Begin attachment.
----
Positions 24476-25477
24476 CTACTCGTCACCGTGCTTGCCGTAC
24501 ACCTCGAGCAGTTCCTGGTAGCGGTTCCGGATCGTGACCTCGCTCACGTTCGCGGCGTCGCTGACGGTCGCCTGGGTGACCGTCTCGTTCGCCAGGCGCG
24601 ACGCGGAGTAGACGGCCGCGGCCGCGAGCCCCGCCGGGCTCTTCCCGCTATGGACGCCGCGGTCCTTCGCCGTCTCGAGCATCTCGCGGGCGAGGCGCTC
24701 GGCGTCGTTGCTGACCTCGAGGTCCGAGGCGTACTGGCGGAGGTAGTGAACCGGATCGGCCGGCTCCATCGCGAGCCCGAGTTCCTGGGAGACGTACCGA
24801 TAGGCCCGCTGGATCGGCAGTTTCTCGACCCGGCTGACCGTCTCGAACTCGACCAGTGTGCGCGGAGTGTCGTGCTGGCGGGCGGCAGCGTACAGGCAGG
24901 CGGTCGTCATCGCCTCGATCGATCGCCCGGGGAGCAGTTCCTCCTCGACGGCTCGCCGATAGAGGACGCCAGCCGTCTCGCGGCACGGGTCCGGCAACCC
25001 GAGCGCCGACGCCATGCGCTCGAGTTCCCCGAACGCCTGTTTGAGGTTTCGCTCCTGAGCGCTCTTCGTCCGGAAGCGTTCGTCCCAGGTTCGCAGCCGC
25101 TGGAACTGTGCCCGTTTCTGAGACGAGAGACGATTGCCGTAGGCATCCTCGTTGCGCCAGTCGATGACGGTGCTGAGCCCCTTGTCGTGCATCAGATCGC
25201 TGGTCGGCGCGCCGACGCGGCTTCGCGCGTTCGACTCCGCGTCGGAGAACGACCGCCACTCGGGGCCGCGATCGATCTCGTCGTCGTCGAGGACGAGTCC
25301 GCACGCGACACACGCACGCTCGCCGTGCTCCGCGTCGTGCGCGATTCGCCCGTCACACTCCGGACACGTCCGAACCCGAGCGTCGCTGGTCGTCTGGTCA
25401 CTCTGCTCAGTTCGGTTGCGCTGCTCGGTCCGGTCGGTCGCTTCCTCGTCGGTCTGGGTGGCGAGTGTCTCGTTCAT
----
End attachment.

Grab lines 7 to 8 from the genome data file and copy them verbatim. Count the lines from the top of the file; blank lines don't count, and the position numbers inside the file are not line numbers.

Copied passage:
24901 CGGTCGTCATCGCCTCGATCGATCGCCCGGGGAGCAGTTCCTCCTCGACGGCTCGCCGATAGAGGACGCCAGCCGTCTCGCGGCACGGGTCCGGCAACCC
25001 GAGCGCCGACGCCATGCGCTCGAGTTCCCCGAACGCCTGTTTGAGGTTTCGCTCCTGAGCGCTCTTCGTCCGGAAGCGTTCGTCCCAGGTTCGCAGCCGC